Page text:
The substantial bibliography included in Grady’s book does not only easily demonstrate that the book is based on solid research and knowledge of the wider historical framework, but is also a most helpful tool for anybody interested in naval history and/or history of oceanography during the 19th century. You might have wished for some more illustrations, in particular of the various charts produced by Maury over his whole career, reproductions of his scientific works, etc. Given the fact that the book is available for a reasonable price, this does not limit the positive impression of the book at all. Providing an index would have substantially improved the quality and usability of the book as a scholarly publication.

In the end, Grady’s new biography on Matthew Fontaine Maury, one of the most important marine scientists of the 19th century, needs to be recommended to all readers either interested in the history of science, the nexus between the navy and oceanographic research, or even only the maritime aspects of the Civil War.

Without any doubt, Grady needs to be credited for bringing one of the most interesting naval officers of the 19th century back to center-stage and for writing a book that is simply an enjoyable read.

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Dr. Heidbrink is a maritime history professor at Old Dominion University, Norfolk, VA.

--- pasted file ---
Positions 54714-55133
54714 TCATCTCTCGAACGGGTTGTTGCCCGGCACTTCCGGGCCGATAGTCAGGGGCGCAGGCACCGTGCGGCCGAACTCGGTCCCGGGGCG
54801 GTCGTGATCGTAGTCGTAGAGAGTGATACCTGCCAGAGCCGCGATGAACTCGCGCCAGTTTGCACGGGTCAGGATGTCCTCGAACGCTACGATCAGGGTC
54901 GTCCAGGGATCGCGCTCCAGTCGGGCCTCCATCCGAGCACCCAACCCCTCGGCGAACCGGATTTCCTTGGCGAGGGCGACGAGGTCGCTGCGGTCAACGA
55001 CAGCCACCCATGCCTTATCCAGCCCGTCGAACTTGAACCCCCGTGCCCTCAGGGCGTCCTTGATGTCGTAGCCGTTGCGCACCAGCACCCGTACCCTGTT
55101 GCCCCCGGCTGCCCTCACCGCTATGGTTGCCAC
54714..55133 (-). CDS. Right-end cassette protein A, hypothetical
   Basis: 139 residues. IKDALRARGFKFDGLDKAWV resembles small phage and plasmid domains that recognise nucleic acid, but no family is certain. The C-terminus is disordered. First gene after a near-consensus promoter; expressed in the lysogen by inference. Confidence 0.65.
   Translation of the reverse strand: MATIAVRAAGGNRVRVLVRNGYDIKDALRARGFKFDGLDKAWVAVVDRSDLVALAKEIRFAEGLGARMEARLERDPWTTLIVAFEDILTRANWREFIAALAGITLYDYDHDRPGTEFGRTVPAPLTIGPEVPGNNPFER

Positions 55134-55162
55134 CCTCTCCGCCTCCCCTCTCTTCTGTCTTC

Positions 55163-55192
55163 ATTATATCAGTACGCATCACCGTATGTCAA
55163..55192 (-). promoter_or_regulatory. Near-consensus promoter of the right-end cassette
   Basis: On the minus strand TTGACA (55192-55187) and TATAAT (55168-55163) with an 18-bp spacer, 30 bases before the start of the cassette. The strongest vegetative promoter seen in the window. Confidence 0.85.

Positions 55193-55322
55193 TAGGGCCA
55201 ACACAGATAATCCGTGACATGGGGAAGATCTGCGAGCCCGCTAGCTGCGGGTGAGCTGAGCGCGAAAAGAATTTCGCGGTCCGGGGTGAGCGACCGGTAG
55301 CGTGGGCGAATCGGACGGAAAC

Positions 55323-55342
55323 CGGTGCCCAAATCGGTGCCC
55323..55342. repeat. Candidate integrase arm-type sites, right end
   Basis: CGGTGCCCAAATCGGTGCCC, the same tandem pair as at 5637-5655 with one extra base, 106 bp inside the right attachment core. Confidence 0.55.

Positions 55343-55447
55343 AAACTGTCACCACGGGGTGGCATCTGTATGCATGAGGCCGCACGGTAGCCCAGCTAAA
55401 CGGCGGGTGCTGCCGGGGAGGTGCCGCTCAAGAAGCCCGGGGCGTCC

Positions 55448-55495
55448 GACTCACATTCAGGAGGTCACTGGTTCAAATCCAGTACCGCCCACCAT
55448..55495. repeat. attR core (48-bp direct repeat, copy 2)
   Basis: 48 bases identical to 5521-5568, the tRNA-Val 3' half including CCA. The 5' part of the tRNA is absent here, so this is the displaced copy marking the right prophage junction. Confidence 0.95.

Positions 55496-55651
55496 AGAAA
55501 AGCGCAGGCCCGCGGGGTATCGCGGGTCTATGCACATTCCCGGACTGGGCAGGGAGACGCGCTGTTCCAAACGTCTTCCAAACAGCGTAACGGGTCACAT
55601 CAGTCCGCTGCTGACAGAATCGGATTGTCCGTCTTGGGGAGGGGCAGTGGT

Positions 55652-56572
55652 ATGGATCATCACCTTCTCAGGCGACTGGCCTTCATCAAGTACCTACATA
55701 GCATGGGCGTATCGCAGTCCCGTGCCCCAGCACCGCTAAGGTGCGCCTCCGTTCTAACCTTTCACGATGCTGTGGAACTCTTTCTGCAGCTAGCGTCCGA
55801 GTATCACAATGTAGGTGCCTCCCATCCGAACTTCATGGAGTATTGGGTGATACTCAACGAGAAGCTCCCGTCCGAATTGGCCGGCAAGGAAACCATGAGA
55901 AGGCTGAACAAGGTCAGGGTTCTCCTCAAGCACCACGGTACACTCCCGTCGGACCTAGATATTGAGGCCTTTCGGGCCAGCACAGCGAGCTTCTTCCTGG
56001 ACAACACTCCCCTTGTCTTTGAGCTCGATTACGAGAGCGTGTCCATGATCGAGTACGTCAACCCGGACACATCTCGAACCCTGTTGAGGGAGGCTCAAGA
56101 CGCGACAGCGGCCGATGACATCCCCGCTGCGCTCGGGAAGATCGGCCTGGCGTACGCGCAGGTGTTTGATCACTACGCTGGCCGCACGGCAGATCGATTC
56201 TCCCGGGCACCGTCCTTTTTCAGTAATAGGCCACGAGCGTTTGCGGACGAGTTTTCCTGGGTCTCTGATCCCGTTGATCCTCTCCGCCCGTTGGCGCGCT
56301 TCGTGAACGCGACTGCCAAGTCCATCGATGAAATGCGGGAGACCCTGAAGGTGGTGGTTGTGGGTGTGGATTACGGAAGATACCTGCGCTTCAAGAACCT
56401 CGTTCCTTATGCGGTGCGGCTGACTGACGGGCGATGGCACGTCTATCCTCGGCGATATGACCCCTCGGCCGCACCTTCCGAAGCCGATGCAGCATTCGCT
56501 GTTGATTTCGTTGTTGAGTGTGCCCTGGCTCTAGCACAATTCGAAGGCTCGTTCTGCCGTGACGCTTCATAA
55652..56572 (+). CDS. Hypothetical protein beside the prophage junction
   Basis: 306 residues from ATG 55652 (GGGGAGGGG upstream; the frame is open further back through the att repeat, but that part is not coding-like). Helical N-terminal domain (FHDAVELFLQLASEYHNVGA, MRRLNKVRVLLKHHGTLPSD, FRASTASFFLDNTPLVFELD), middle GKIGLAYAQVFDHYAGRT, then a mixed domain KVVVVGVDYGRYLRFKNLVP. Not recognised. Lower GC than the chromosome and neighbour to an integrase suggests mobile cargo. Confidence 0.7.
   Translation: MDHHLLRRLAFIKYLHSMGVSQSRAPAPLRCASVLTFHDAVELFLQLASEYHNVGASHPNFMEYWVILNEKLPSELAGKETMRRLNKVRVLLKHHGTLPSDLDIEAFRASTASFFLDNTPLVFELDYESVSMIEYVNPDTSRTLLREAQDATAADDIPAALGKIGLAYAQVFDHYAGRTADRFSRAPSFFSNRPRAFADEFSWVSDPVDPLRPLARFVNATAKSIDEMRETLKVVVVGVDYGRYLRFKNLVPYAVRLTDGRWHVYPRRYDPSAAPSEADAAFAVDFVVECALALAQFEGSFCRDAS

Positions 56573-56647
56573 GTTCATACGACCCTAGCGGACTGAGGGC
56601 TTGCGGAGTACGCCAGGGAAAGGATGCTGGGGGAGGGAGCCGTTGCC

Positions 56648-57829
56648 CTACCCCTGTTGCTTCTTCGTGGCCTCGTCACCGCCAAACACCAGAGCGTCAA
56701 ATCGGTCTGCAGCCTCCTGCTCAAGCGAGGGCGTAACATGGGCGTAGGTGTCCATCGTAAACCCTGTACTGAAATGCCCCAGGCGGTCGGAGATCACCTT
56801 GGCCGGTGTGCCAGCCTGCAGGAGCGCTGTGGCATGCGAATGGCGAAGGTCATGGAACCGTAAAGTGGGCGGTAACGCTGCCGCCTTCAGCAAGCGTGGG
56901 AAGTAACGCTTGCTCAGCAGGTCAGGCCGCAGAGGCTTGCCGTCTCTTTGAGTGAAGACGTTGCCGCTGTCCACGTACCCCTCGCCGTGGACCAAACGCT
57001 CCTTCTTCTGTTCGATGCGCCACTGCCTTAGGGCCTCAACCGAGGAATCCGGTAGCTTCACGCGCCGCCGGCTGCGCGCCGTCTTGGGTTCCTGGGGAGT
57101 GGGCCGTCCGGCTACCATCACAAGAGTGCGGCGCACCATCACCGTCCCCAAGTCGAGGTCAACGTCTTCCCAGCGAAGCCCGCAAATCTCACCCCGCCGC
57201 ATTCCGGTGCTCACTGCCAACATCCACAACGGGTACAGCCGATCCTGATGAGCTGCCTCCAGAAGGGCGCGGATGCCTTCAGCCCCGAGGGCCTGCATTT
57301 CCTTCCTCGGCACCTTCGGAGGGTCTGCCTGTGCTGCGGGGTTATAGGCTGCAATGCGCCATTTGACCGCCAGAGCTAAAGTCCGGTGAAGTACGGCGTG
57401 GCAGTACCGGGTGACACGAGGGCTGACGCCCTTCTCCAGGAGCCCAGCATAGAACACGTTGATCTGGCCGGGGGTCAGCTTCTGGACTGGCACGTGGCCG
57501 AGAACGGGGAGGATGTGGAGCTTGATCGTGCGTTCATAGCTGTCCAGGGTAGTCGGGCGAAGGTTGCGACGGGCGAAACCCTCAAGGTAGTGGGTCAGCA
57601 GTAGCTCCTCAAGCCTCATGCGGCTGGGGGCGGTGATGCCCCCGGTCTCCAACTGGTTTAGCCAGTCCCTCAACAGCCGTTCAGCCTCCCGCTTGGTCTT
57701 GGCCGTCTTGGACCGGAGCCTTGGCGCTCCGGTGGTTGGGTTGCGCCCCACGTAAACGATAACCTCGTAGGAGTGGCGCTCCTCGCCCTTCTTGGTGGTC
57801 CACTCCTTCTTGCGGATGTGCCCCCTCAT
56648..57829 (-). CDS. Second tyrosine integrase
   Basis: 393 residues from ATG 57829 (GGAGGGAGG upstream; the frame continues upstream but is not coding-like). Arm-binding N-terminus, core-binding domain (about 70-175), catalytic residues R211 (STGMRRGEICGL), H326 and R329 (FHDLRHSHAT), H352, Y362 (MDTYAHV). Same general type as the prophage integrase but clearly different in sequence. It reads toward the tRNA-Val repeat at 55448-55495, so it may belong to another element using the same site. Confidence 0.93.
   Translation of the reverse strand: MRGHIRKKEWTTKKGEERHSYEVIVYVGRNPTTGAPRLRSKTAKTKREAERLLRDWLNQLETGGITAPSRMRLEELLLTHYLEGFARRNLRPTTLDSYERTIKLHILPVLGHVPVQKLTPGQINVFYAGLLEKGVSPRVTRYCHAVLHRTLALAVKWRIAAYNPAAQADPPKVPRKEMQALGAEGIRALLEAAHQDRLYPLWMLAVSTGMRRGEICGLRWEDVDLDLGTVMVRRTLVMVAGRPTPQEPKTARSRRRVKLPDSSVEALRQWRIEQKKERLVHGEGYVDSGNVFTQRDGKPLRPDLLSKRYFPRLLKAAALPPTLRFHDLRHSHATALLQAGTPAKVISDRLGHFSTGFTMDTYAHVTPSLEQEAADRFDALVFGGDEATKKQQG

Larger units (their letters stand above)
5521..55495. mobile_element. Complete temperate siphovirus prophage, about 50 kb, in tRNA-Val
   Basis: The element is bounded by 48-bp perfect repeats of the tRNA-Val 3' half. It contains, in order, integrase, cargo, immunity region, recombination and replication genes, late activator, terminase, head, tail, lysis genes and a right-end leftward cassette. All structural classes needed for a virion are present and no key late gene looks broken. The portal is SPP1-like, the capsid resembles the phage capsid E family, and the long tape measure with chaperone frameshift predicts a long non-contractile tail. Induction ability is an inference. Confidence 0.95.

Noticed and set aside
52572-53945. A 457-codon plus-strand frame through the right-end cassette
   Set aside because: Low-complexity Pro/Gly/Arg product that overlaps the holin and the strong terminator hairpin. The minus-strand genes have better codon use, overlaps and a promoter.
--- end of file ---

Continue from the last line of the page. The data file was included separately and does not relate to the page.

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BOOK REVIEW – The Ship of the Line: A History in Ship Models

Lavery_The Ship of the LineBy Brian Lavery. Seaforth Publishing, Barnsley, Yorkshire, U.K. (2014)

Reviewed by John R. Satterfield, DBA

This slim, nicely illustrated volume by Brian Lavery, Curator Emeritus of the U.K.’s National Maritime Museum in Greenwich, and one of the world’s most respected naval historians, describes the evolution of the ship of the line in the age of sail.

Since this epoch of naval history is not second nature to most (a sin in the eyes of this reviewer), some explanation is probably in order.

War at sea is as old as human kind. Ancient societies with access to oceans competed for control of maritime trade routes and developed warships to gain and maintain that control. The Battle of Salamis, fought in the 5th century BCE near Athens between the Greek city states and the Persian Empire was the largest naval engagement ever fought in terms of lives lost. Both sides used a type of galley known as triremes, long, narrow-beamed vessels with tiers or oarsmen who rowed in unison to propel the ship, equipped with a ram on the prow, into the enemy. Crewmen on the trireme’s main deck fought like infantry once in contact with enemy vessels. Large fleets of opposing ships fought in melees.